One example: a letter written by Alexander Hamilton to his future wife, Elizabeth Schuyler, on September 6, 1780. On the surface, it looked very much like a rant about a Revolutionary War skirmish in Camden, South Carolina. But Hamilton scholars were excited by the 14 lines of writing in the first paragraph that had been crossed out. If they could be read, they might reveal some new dimension to one of the better-known Founding Fathers.

Using the practice of multispectral imaging—sometimes called hyperspectral imaging—conservationists at the Library of Congress were recently able to shine a new light on what someone had attempted to scrub out. In multispectral imaging, different wavelengths of light are “bounced” off the paper to reveal (or hide) different ink pigments. By examining a document through these different wavelengths, investigators can tune in to faded or obscured handwriting and make it visible to the naked eye.

A hyperspectral image of Alexander Hamilton's handwriting
Hyperspectral imaging of Hamilton's handwriting, from being obscured (top) to isolated and revealed (bottom).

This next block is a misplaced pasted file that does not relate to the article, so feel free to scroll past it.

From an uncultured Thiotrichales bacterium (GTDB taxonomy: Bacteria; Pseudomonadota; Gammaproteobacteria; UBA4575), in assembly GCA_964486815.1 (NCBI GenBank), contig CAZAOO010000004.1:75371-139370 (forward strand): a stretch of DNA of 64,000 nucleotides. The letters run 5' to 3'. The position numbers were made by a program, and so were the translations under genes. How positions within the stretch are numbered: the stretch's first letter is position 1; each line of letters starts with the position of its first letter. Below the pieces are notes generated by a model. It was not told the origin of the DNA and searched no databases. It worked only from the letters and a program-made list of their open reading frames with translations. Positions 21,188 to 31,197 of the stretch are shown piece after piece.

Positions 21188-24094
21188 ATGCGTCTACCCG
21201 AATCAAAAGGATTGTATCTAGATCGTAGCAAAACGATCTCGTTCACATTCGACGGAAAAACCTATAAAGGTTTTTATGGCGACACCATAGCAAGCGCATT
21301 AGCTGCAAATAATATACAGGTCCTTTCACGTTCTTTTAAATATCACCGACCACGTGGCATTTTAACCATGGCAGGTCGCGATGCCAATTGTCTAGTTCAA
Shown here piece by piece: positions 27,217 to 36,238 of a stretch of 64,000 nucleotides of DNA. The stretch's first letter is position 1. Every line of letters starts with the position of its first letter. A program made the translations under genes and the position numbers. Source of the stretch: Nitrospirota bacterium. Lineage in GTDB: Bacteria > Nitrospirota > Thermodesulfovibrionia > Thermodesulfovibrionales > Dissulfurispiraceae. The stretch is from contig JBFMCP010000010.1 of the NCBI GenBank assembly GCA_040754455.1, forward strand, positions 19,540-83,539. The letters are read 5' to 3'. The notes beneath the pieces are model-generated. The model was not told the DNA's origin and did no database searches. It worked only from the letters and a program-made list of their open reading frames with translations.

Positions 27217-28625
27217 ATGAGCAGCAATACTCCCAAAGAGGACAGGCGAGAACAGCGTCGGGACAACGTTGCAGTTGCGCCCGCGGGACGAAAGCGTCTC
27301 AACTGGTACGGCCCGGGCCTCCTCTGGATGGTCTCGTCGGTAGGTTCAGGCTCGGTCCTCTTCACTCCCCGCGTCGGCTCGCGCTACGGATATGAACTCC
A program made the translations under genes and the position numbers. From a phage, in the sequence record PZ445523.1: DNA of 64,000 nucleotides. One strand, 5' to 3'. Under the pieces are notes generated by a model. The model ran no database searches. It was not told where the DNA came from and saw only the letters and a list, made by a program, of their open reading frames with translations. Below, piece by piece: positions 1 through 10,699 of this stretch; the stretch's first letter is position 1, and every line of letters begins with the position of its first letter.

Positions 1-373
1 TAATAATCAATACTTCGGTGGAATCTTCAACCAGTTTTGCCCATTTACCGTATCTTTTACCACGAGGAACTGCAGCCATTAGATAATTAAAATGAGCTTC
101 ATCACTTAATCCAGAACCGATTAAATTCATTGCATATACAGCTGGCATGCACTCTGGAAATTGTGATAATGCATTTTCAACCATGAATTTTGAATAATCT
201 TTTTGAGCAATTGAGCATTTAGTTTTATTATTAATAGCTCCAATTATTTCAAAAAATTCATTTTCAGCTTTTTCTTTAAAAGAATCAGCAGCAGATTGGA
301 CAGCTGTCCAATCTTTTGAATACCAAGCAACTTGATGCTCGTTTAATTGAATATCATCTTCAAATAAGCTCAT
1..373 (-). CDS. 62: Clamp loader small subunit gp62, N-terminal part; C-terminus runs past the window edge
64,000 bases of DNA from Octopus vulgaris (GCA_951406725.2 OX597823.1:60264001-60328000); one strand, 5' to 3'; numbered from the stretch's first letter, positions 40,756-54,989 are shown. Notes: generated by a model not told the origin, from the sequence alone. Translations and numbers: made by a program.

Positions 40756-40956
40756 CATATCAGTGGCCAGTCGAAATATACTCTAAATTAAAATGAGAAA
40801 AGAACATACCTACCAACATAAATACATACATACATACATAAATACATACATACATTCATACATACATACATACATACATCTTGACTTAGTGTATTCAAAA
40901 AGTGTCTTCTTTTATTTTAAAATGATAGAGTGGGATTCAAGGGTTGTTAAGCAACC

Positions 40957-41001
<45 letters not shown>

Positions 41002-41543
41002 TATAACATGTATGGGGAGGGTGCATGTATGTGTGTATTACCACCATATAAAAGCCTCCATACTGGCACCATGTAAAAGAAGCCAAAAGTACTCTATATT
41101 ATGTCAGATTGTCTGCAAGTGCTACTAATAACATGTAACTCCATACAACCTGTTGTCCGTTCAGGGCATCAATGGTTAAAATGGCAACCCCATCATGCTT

Library of Congress

The text revealed a more emotional and romantic side to Hamilton, who had used the lines to woo Elizabeth. Technicians uncovered most of what he had written, with words in brackets still obscured and inferred:

Do you know my sensations when I see the
sweet characters from your hand? Yes you do,
by comparing [them] with your [own]
for my Betsey [loves] me and is [acquainted]
with all the joys of fondness. [Would] you
[exchange] them my dear for any other worthy
blessings? Is there any thing you would put
in competition[,] with one glowing [kiss] of
[unreadable], anticipate the delights we [unreadable]
in the unrestrained intercourses of wedded love,
and bet your heart joins mine in [fervent]
[wishes] to heaven that [all obstacles] and [interruptions]
May [be] speedily [removed].

Hamilton and Elizabeth Schuyler married on December 14, 1780. So why did Hamilton try and hide such romantic words during or after their courtship? He probably didn’t. Historians believe that his son, John Church Hamilton, crossed them out before publishing the letter as a part of a book of his father’s correspondence. He may have considered the passage a little too sexy for mass consumption.

[h/t Library of Congress]